- Richard Hunt, President and CEO, Consumer Bankers Association
We find it surprising that the witness list does not include any representatives from either the CFPB or the Department of Education. The CFPB has been calling on financial institutions to publicly disclose their campus financial product marketing agreements with colleges and universities. The ED is expected to soon be issuing proposed revisions to its Title IV cash management rules that many observers believe will contain new restrictions on products that banks sell to college students, even if the product is not specifically designed to distribute financial aid.
The CFPB continues to ramp up its enforcement actions and its collaboration with state AG offices as part of the new “Operation Mis-Modification.”
The CFPB, the FTC and fifteen states announced a series of lawsuits against what they characterize as “foreclosure relief scammers.” The CFPB filed three lawsuits against individuals and companies – all law firms or associated with law firms – seeking compensation for victims, civil fines and injunctions. The FTC filed six lawsuits. And, in line with Director Cordray’s previous statements that the CFPB was collaborating with state AG offices, the state AGs announced their intent to file 32 lawsuits. It is uncertain whether any of the state AG lawsuits will rely upon Section 1042 of Dodd-Frank, which, as we have previously reported, allows a state AG to bring a civil action for violation of the Dodd-Frank prohibition of unfair, deceptive or abusive acts or practices (UDAAP).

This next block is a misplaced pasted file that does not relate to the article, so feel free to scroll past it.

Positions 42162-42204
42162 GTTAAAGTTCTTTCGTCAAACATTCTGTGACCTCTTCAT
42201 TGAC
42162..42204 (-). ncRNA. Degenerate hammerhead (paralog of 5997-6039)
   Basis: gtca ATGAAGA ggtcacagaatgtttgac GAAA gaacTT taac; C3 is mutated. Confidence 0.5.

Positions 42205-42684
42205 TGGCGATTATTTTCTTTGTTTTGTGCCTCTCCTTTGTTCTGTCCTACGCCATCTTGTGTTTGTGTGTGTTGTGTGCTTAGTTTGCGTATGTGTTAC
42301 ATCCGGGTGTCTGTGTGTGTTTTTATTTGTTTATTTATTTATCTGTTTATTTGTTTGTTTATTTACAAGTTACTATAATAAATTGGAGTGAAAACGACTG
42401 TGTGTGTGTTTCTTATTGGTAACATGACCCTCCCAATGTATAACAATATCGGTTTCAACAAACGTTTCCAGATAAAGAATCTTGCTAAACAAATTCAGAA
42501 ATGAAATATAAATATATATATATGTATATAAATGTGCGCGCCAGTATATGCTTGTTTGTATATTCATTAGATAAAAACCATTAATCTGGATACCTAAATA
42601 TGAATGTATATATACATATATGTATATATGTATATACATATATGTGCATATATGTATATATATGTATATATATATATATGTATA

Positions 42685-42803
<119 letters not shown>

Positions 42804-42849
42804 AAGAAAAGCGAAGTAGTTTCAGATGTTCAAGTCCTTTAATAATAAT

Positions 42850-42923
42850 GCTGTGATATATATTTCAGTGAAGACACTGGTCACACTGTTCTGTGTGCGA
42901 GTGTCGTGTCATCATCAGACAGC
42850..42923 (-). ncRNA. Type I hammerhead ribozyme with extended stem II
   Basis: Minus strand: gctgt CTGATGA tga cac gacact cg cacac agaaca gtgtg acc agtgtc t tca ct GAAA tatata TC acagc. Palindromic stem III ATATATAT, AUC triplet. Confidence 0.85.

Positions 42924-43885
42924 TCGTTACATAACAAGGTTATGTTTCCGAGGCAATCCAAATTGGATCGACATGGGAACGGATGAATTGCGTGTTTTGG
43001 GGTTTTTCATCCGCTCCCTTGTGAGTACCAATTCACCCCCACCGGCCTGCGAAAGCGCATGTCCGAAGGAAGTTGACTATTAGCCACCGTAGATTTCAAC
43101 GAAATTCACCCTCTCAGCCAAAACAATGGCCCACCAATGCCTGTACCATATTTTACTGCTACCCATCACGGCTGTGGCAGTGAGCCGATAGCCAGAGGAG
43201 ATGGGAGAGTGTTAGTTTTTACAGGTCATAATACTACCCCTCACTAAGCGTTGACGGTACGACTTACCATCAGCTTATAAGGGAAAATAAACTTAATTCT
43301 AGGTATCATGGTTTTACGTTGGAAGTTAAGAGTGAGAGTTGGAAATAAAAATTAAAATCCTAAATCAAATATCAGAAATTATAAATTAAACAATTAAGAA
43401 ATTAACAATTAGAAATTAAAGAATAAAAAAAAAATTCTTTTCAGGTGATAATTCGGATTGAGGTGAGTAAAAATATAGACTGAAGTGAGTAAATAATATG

The CFPB alleges that the defendants used deceptive marketing to persuade thousands of consumers to pay them more than $25 million in illegal fees. The crux of the CFPB’s allegations are that these companies:
- Charged consumers with advance fees before obtaining a loan modification in violation of Regulation O (formerly known as the Mortgage Assistance Relief Services Rule);